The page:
Efficiency vs. Effectiveness: Getting the Right Things Done

I’ve spent 35 years working with more than 1000 companies on their CRM journeys. I’ve seen just about everything, but even after all that time, I’m surprised to see that the justification for investments still focuses extensively, if not exclusively, on improvements in efficiency rather than effectiveness, which I believe has far greater upside.

The evaluation process for CRM technology is typically based on potential productivity gains: doing the same things faster or in greater volume, suggesting that this will lead to more business. Can we make more sales calls, take more service calls, or make/take the same calls with fewer resources?

It’s a natural approach to problem solving. But if you’re laser focused on productivity, you might lose sight of the much bigger goal and upside of improving effectiveness.

The premise of CRM investments hasn’t changed, but in my experience, I’ve observed that these initial objectives are hard to achieve, for good reason. The fact is that many CRM projects fail to live up to efficiency targets. Frankly, I’ve seen paper-based systems work as efficiently as many CRM deployments. The value of CRM is to make more data available at the time of interaction, which may adversely affect the volume but facilitate more impactful interactions. The key is to recognize that value and take full advantage of it.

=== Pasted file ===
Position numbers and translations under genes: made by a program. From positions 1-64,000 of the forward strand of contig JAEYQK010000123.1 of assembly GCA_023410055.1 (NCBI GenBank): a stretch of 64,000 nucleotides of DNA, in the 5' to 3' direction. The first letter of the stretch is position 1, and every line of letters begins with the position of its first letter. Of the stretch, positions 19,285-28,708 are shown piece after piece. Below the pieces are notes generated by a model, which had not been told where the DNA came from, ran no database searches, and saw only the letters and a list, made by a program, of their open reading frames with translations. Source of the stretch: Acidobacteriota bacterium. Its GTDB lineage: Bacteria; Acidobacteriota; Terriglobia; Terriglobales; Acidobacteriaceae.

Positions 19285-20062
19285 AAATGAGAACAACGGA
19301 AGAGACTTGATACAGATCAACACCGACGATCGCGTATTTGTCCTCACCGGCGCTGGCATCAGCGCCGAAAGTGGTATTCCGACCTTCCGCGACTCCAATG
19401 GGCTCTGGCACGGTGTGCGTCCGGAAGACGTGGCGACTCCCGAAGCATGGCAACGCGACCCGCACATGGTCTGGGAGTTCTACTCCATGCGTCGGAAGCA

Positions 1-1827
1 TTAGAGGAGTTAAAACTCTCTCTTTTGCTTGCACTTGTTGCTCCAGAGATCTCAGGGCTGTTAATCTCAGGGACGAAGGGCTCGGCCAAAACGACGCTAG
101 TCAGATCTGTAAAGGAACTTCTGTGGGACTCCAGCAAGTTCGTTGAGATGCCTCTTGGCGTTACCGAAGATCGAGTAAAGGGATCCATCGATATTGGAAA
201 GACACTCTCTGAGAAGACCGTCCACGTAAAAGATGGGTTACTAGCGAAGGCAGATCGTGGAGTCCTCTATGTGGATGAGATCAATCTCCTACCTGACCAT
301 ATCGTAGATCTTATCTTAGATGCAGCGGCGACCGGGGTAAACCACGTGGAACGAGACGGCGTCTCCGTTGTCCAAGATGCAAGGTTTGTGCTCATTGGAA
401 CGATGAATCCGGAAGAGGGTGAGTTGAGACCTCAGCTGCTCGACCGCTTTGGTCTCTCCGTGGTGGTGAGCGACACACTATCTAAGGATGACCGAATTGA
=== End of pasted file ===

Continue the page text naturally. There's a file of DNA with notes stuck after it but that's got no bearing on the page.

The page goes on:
The promise of improved productivity is easy to measure on the front end before projects start based on the metrics stated above, but in the long run, it doesn’t do much to move the needle. Instead, I believe the better approach for CRM purchases, and more importantly, the projects themselves, is to focus on business effectiveness.

Efficiency on the Surface